First Soft Robot Created by Harvard University
A group of extremely talented engineers from the John A Paulson School of Engineering and Applied Sciences, within Harvard, the prestigious Ivy League University in America, have created the very first entirely soft robot.
The subject of robots is definitely a fascinating one for us here at European Springs, which is the reason why we like to keep up to date (and keep you guys updated) with the latest robotic news!
We were extremely fascinated by the news of this new soft robot – a design that has been given the nickname Octobot. The device, which is powered by microfluidics, has been influenced by the movement, strength and elasticity of octopuses. The Harvard engineers have admitted that these sea creatures have long been inspiration for their breakthrough in robotic design.
An Extremely Challenging Task
The engineers were fully aware that they had set themselves a seemingly impossible task – a robot with no rigid parts has never been done before. Previous attempts had struggled to come up with effective ways to replace the usual components such as batteries and controls. Would it be possible to design a working system that was completely soft?
The extensive research carried out by the engineers at Harvard have shown that this is entirely possible. The robot – Octobot – is driven by small amounts of hydrogen peroxide. A small amount of liquid fuel is converted into gas through a chemical reaction – this is used to design the soft limbs of the bot.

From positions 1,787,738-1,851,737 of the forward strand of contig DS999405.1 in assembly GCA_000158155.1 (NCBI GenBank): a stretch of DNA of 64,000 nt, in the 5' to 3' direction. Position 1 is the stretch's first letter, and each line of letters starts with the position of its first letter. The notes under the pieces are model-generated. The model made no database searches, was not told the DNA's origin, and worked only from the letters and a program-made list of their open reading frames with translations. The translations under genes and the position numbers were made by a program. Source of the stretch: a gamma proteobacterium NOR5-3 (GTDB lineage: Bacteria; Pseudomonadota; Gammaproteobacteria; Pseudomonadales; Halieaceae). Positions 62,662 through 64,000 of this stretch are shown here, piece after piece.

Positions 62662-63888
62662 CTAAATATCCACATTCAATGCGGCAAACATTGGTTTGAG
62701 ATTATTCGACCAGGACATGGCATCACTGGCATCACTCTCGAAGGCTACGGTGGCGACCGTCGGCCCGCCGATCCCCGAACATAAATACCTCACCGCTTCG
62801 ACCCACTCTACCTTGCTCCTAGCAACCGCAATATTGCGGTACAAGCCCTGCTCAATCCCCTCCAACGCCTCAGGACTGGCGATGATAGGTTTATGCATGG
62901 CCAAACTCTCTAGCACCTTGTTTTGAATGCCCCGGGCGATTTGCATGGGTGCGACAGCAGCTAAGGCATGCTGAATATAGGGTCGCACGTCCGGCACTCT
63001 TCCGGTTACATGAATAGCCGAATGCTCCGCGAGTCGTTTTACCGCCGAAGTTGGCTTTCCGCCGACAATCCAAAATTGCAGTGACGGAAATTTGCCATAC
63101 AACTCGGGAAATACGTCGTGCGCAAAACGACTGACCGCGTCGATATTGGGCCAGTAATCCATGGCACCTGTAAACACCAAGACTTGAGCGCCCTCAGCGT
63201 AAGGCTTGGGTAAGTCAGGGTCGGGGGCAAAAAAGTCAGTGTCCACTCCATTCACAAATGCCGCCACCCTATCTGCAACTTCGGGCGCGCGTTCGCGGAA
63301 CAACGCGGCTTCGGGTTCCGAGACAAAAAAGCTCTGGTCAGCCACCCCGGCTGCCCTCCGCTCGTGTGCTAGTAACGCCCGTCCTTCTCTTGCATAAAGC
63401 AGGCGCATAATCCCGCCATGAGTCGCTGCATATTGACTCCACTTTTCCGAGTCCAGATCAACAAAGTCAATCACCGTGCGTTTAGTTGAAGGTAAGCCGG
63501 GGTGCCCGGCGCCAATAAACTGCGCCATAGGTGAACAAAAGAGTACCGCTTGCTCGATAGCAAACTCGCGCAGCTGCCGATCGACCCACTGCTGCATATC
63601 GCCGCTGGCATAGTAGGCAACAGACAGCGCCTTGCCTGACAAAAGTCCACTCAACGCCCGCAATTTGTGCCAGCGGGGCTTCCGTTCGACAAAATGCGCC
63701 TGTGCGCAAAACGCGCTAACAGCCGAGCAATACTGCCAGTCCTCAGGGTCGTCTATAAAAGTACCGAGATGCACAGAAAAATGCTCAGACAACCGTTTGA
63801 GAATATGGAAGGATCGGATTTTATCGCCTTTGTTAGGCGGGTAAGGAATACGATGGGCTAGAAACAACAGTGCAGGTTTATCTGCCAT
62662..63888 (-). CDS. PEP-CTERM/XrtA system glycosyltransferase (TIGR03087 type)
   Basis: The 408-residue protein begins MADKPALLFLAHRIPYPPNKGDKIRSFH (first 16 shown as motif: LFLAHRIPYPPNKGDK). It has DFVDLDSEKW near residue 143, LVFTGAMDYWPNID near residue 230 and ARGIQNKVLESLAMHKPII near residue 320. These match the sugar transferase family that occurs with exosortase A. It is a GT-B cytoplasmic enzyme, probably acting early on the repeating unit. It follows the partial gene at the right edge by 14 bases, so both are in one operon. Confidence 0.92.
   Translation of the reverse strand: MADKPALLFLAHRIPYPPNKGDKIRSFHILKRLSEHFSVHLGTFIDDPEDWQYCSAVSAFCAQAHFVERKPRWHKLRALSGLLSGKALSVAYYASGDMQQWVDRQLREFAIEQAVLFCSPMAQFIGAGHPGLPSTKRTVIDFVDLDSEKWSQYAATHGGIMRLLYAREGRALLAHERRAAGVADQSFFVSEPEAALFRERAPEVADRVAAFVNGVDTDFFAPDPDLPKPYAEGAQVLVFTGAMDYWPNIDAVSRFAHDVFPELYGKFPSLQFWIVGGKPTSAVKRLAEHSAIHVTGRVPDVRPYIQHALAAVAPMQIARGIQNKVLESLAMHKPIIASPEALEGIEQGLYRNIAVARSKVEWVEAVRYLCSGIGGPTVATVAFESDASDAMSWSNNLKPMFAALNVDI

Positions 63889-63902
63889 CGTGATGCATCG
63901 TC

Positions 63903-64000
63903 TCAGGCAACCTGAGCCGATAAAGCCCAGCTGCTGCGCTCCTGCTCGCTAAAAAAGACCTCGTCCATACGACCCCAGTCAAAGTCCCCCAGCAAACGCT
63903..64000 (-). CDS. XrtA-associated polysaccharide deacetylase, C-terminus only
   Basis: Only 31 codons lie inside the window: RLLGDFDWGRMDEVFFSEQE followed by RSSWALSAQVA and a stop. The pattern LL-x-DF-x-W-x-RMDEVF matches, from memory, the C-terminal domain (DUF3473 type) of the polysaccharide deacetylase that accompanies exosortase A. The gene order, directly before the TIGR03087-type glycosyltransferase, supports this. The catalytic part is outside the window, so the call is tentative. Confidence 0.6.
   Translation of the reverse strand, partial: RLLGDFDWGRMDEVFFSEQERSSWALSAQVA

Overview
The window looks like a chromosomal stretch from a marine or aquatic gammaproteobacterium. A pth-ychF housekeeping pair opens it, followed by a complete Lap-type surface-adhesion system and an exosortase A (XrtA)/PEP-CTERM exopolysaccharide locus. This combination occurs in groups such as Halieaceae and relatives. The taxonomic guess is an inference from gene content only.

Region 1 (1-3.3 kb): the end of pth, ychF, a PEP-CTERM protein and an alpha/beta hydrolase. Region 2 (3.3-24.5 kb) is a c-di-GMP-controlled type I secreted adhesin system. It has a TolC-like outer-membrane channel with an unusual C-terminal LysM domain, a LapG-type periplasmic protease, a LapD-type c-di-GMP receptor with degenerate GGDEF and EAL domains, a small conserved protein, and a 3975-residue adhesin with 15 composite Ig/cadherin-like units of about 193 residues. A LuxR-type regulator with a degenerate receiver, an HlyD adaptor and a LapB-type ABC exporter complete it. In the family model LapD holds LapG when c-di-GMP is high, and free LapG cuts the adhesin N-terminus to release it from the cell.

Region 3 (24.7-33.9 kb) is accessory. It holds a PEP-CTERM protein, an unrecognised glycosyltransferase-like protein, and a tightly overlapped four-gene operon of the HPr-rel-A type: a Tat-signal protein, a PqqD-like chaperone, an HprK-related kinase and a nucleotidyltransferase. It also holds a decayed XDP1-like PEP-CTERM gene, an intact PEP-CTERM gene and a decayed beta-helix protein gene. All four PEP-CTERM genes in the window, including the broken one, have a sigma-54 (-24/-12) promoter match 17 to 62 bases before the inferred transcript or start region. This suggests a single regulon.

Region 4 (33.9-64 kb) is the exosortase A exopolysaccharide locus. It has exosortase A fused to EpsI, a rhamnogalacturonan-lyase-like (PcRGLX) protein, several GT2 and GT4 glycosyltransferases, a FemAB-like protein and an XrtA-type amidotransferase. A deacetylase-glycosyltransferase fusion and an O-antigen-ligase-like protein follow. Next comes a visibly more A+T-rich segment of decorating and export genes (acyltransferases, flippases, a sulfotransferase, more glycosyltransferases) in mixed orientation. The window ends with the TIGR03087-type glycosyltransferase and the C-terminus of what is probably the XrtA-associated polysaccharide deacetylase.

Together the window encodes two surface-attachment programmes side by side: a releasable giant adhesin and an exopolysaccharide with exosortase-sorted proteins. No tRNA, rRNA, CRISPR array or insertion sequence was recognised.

A 3D printed microfluidic logic circuit is what is responsible for controlling this reaction and controlling when the peroxide decomposes to gas. This is also used to 3D print the functional components that will be used within Octobot – such as the fuel and power storage.
Now that the initial concept and research has been completed, the team over at Harvard will now go on to fully design a robot that can crawl and interact within its environment.
They hope that their design will go onto inspire and influence science and roboticists in the future.
There is definitely more to come now that we’ve had this breakthrough in robotics and we can’t wait to hear more! Don’t worry; we will definitely keep you updated!
Until then, please don’t hesitate to contact us for more information on how we can help you make a breakthrough in your own engineering masterpieces.